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When Nicole was aged 17 and her mother was sent to prison for white collar crimes, she met a man on Facebook who offered to take care of her.But instead of looking after her, he sold Nicole to men across the United States from Texas to Washington D. It was only when she was in her early 20s, after being badly injured in a vicious rape, that she was finally able to escape sex work. Traffickers worldwide are increasingly using social media to contact vulnerable teenagers and sell them into sex work, quick to adopt the latest online platforms popular with teenagers that has created new challenges for law enforcement agencies.
Powell, accompanying Nicole to the Trust Women conference on trafficking and women’s rights this week run by the Thomson Reuters Foundation, said a growing trend in the United States is to use Whats App or Snapchat where messages evaporate over time.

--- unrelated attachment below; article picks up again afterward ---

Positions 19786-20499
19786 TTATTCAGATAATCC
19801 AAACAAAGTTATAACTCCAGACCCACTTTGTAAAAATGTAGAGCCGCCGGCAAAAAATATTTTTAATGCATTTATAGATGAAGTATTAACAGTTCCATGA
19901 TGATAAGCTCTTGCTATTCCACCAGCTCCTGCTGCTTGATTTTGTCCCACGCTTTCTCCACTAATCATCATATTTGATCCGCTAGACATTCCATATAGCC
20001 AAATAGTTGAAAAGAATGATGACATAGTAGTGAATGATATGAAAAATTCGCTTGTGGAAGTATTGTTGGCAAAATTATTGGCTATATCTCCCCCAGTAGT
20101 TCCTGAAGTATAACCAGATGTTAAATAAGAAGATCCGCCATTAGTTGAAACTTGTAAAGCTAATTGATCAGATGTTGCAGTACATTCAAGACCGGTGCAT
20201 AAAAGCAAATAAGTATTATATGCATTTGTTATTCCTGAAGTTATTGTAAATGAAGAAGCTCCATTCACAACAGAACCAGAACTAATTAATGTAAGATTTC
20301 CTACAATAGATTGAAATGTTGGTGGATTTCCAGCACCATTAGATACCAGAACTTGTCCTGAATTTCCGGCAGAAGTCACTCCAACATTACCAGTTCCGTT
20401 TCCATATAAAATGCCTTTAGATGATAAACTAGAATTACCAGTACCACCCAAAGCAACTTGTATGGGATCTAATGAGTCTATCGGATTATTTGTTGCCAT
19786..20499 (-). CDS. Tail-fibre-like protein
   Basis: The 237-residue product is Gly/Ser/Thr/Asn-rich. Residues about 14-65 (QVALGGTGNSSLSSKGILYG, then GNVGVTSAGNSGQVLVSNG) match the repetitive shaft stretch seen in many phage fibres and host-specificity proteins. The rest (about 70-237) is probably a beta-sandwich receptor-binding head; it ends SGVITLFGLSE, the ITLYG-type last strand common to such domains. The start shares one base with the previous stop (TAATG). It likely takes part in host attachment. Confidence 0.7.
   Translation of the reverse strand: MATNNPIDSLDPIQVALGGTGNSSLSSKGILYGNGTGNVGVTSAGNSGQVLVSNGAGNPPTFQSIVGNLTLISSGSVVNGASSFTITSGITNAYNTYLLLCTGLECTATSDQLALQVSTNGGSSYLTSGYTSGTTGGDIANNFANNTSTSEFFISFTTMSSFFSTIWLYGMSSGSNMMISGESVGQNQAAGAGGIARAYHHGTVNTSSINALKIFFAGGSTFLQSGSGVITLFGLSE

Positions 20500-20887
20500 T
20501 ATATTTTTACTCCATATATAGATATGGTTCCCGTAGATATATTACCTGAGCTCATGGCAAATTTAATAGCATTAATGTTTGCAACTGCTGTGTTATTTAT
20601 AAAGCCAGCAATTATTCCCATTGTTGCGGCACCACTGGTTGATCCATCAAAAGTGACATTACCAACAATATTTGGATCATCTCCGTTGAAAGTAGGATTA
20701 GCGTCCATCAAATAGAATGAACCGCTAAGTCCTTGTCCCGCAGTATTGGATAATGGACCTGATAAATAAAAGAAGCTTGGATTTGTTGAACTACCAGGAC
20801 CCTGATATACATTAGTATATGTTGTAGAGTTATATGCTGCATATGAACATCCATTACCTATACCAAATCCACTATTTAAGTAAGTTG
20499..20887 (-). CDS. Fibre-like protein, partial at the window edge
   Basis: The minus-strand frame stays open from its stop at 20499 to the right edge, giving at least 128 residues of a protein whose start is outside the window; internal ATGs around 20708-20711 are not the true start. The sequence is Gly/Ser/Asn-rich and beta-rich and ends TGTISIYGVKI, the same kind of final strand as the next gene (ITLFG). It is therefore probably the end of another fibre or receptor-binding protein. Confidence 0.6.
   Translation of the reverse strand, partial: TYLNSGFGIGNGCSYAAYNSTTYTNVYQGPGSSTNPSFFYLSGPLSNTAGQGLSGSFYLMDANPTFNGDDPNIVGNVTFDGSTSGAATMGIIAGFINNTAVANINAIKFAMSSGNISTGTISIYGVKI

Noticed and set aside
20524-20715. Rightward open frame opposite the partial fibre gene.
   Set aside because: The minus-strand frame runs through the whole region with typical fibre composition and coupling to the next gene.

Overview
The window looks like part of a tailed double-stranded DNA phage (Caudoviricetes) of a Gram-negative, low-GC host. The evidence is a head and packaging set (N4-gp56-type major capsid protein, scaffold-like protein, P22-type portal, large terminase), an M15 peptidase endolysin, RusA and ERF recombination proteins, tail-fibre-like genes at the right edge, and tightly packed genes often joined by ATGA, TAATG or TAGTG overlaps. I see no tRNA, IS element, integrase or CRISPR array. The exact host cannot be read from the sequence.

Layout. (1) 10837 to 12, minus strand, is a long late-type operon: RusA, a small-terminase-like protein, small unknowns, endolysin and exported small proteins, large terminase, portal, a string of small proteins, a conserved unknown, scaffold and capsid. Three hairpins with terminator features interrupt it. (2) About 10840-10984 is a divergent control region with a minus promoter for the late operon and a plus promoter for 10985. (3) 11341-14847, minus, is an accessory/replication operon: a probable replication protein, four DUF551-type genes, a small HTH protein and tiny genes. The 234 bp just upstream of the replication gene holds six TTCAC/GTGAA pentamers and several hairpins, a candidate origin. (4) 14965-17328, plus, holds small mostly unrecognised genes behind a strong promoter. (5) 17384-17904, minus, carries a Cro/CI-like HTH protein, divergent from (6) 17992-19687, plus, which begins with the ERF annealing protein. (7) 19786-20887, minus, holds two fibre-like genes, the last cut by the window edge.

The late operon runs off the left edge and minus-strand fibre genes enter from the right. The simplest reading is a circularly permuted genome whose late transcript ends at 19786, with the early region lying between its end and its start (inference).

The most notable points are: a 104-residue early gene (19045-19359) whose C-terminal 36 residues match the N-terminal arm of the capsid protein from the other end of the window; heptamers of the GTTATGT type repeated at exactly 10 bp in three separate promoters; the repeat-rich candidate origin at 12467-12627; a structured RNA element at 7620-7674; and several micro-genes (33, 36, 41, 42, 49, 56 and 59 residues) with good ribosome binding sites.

“In some cases you have really stupid traffickers who leave mountains and mountains of email trails,” said Powell.
“But most of the time everything’s done through different applications on different sites so law enforcement is having to learn how to use these …
It’s a whole different ballgame.” Europol, the European Union’s police agency, said social media and other online technology have not only taken the recruitment and selling process off the streets but also allow traffickers to control victims using remote surveillance.
But it does mean traffickers and victims leave permanent traces which can help police to identify them, Europol added.